What I love about this passage, especially where it cuts off with Mary and Mary fleeing from the tomb without actually seeing the Risen Christ, is the fact that it leaves room for questions.  Resolution to why the tomb is empty or what the heck happened overnight is not wrapped up neatly in a bow, rather there are some loose ends hanging around.  This story reminds us that it is okay if sometimes we experience fear or anxiety in our own lives and faith, if we have questions or if we still have a few loose ends that need to be tied up.

But this is actually a more realistic understanding of how our faith works, anyway – especially now.  Even with the situation with the pandemic hopefully starting to improve, we still have a whole lot of questions and not a lot of answers about what comes next.  We do not necessarily have a plan; we do not know how we are going to roll away the stone when we arrive at the tomb.

But we have faith that it will happen.

Like these women who gathered up some spices and just started walking, we have faith that we are going to figure it out when we arrive.

But this is resurrection; it is the promise that God will help us figure out the details, it is the reassurance that we do not have to have all of the answers, it is the hope that, sometimes against all odds, we will emerge from the darkness and shine God’s light into the world.

Last year I preached Easter Sunday alone from my house.  And I think, even years from now, I will look back on that Easter as one of the most faithful moments of our generation for this church.

Because it did not feel like Easter Sunday last year; it still felt like Good Friday.  At the time, we were still very much deep in the valley of the unknown when it came to pandemic.  Hope was there, but it was really hard to hold onto.

And yet we still showed up.  With few answers and the most broken of hallelujahs, we showed up and proclaimed the Good News that Christ has risen.

We were faithful.  We have continued to be faithful.  And we will continue to be faithful as we figure out what comes next.

Despite the fact that I am still livestreaming from an empty sanctuary, I do have a lot of hope for what comes next.  It was wonderful to gather with actual people outside on Redway Plain this morning for our sunrise services!  And I am grateful for the technological advances we have made over this past year that will hopefully make it possible for us to reach a point over the next few weeks where we can move our livestream outside and invite people to worship in person if they would like to.  I am amazed at the way the work has continued within our boards and committees, work that has not only nurtured our church, but reached out to and touched the community, as well.  In a time where we are, as the old adage goes, “flying by the seat of our pants,” we have accomplished so much.  We have figured it out as we went along.  We have remained faithful.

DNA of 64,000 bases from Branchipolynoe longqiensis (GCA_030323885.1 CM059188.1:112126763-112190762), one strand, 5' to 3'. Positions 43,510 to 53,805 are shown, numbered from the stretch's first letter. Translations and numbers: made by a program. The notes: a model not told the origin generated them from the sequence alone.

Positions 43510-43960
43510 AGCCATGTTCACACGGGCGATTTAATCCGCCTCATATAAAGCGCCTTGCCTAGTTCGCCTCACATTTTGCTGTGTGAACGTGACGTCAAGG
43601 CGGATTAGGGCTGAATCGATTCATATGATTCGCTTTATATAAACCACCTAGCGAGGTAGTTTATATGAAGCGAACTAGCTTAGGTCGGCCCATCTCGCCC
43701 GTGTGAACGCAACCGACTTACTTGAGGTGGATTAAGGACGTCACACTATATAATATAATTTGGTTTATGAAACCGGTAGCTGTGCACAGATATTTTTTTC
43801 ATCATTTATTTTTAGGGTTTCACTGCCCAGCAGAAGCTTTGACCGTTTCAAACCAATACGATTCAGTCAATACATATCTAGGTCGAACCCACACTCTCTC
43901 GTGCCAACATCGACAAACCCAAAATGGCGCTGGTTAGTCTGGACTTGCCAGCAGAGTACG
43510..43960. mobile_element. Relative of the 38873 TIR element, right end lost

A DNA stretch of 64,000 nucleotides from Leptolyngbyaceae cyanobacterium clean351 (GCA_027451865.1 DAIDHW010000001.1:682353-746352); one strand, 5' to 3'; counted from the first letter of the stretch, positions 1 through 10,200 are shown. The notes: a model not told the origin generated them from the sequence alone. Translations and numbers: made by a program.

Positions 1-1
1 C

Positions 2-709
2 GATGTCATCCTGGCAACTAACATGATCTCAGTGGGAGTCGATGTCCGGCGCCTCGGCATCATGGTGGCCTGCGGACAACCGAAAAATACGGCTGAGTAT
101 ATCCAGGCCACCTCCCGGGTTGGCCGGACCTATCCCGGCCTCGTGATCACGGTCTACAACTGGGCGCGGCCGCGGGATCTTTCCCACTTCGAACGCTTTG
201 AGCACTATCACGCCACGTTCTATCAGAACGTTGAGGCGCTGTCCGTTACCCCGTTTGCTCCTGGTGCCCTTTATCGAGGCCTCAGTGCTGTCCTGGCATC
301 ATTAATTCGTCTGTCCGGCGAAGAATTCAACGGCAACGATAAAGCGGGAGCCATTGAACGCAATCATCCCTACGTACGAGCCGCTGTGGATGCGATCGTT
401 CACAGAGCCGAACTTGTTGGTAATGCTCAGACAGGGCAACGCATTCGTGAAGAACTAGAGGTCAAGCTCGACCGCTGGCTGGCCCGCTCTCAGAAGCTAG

Friends, today we take a moment to celebrate the Good News that Christ is risen.  We celebrate the Good News that death did not have the final word, that love always wins, that God is stronger and more powerful than any obstacles or challenges we might face here, on earth.  Today we take a moment to celebrate the Good News that resurrection is real – and that there are no lost causes.

This is, after, what we do, as Christians on Easter, pandemic or not.  We proclaim this Good News!  We take this moment to rejoice in God’s redeeming work in this world.

And tomorrow, we will gather up our spices and figure out what happens next.  Even without answers, we will show up anyway.

Thanks be to God!
Amen.

How Can We Proclaim The Good News

Good morning! Happy Easter!  I have two sermons to post this morning.  This is from our sunrise service at Redway Plain in Rehoboth.

He is risen, indeed!

***

Sarah Weaver
Rehoboth Congregational Church
Redway Plain
Rehoboth, MA
April 4, 2021

Psalm 118
John 20:1-18

How Can We Proclaim The Good News